Tuna Fishing and Retail Groups Join Pew in Encouraging Ratification of Crew Safety Treaty

Cape Town Agreement would lower risks in one of world’s most dangerous professions and curtail illegal fishing

Pew.Feature.Listing.NavigateTo

Tuna Fishing and Retail Groups Join Pew in Encouraging Ratification of Crew Safety Treaty
Belgium, Ostend, fishing boat in North Sea at dusk, aerial view
The Cape Town Agreement, an International Maritime Organization treaty intended to protect fishers’ lives at sea, needs more governments to ratify it to bring it into force by October 2022.

Fishing is one of the world’s most hazardous professions, so fishing operators should prioritize the safety of their crews. But that isn’t the case with many who engage in illegal, unreported and unregulated (IUU) fishing. They often neglect to provide onboard safety equipment and/or fail to abide by regulations designed to mitigate the dangerous conditions that fishing crews and observers face daily. This not only jeopardizes the safety and well-being of fishers but also elevates the risk to those involved in rescuing them when they get into trouble.

To help ensure greater consistency in fishing crew safety worldwide, the International Maritime Organization (IMO) in 2012 adopted the Cape Town Agreement for the safety of fishing vessels. The agreement mirrors provisions in the International Convention for the Safety of Life at Sea, which has helped to protect many other kinds of seafarers since 1980.

The Cape Town Agreement outlines standards of design, construction and equipment for fishing vessels at least 24 metres long; States implementing the agreement may be able to harmonize fisheries, labor and safety inspections. The agreement will enter into force once 22 parties—with an aggregate fleet of 3,600 eligible vessels—ratify it; as of 1 October, 16 States with nearly 2,000 vessels had done so, and more ratifications are expected soon. In 2019, 51 states signed the Torremolinos Declaration, committing to ratify the Agreement by 11 October 2022,  the 10th anniversary of its adoption at the IMO.

With one year to go until that important deadline, the Global Tuna Alliance and the Tuna Protection Alliance, two independent groups of retailers and tuna supply chain companies, sent letters to 32 governments encouraging ratification and asking them ensure safer seas, including making safety at sea a priority in the fight against IUU fishing. The groups sent one version of the letter to States that are considering or pursuing ratification and another to those that haven’t yet expressed interest in ratifying.

As an organization that has worked on the Cape Town Agreement since its adoption nine years ago, The Pew Charitable Trusts welcomes this move by these important market groups. We hope that their involvement can inspire others in advocacy communities and the private sector to push for this outcome and catalyse momentum towards achieving ratification.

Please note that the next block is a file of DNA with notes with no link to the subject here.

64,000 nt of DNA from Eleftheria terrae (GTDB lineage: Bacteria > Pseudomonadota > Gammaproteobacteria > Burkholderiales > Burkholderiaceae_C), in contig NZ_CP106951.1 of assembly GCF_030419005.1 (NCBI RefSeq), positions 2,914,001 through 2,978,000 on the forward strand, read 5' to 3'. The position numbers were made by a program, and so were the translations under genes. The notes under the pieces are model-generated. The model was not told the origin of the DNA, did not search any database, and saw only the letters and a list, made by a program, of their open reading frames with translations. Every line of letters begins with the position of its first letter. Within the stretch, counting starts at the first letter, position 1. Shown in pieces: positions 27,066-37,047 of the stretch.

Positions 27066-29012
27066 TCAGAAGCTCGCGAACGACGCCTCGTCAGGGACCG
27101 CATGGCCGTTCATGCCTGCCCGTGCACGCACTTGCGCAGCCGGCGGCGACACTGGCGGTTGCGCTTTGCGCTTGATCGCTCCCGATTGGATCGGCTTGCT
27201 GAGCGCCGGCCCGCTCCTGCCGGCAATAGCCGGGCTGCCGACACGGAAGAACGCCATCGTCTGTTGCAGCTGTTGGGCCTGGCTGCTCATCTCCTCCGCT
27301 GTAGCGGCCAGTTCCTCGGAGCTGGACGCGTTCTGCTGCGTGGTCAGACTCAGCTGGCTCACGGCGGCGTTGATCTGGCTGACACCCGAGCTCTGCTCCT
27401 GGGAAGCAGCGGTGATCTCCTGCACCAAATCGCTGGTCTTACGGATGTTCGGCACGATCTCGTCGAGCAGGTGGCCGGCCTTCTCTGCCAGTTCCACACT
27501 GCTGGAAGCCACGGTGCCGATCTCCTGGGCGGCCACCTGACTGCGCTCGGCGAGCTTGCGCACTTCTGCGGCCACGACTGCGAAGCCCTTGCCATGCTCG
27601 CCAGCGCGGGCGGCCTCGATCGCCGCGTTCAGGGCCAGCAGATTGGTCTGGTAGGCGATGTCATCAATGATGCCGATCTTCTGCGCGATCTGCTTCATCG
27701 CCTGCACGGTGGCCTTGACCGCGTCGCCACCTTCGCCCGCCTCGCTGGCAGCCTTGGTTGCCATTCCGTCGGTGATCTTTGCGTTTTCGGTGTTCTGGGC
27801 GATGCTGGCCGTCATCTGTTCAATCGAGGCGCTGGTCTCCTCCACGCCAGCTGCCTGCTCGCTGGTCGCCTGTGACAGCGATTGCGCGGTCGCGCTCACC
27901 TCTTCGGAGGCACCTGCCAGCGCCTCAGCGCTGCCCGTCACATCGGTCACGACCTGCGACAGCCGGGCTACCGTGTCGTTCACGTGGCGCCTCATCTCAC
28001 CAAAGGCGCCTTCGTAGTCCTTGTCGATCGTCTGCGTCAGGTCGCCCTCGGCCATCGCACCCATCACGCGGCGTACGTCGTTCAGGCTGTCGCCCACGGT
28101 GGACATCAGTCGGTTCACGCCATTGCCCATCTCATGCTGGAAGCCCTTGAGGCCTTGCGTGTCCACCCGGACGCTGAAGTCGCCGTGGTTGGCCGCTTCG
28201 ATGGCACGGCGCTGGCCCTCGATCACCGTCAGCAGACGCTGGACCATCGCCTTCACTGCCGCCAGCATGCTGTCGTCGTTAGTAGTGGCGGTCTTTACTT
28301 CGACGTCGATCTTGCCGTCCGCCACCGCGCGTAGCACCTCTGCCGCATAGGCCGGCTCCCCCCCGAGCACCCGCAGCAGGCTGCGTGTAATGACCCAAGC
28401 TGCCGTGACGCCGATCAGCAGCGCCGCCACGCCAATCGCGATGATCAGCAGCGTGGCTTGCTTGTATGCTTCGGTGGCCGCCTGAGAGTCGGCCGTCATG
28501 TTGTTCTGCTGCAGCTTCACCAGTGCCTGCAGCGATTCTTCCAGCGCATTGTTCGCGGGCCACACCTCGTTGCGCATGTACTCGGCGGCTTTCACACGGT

Kristine Beran is an officer with Pew’s international fisheries project.

Data Visualization

Three Treaties to End Illegal Fishing

Quick View
Data Visualization

To support efforts to end illegal fishing, The Pew Charitable Trusts advocates for the harmonized implementation of three international agreements that seek to make it more difficult for unscrupulous operators to exploit gaps in national and regional fishing regulations.

The front facade of the Supreme Court of the United States in Washington, DC.
ian-hutchinson-U8WfiRpsQ7Y-unsplash.jpg_master

Agenda for America

Resources for federal, state, and local decision-makers

Quick View

Data-driven policymaking is not just a tool for finding new solutions for emerging challenges, it makes government more effective and better able to serve the public interest.

Article

The Cape Town Agreement

Quick View
Article

The Cape Town Agreement

Illegal, unreported, and unregulated (IUU) fishing jeopardizes the health and sustainability of the world’s fisheries, undermines the livelihoods of law-abiding fishers, and is widely associated with crimes such as piracy, human trafficking, and arms and narcotics smuggling.

Cape Town
Cape town
Issue Brief

The Cape Town Agreement Explained

Quick View
Issue Brief

In an effort to maximize profits, operators who fish illegally or under-report catch often cut corners with how they manage their vessels, further endangering workers in one of the world’s most hazardous professions. Illegal fishers often lack sufficient on-board safety equipment or ignore regulations governing vessel modifications.

Data Visualization

How Illegal Fishing Threatens the Safety of Crews

Quick View
Data Visualization

The financial drivers behind illegal fishing can lead to poor safety and labor conditions for vessel crews. When stocks are overfished, fishers’ catch and income are reduced.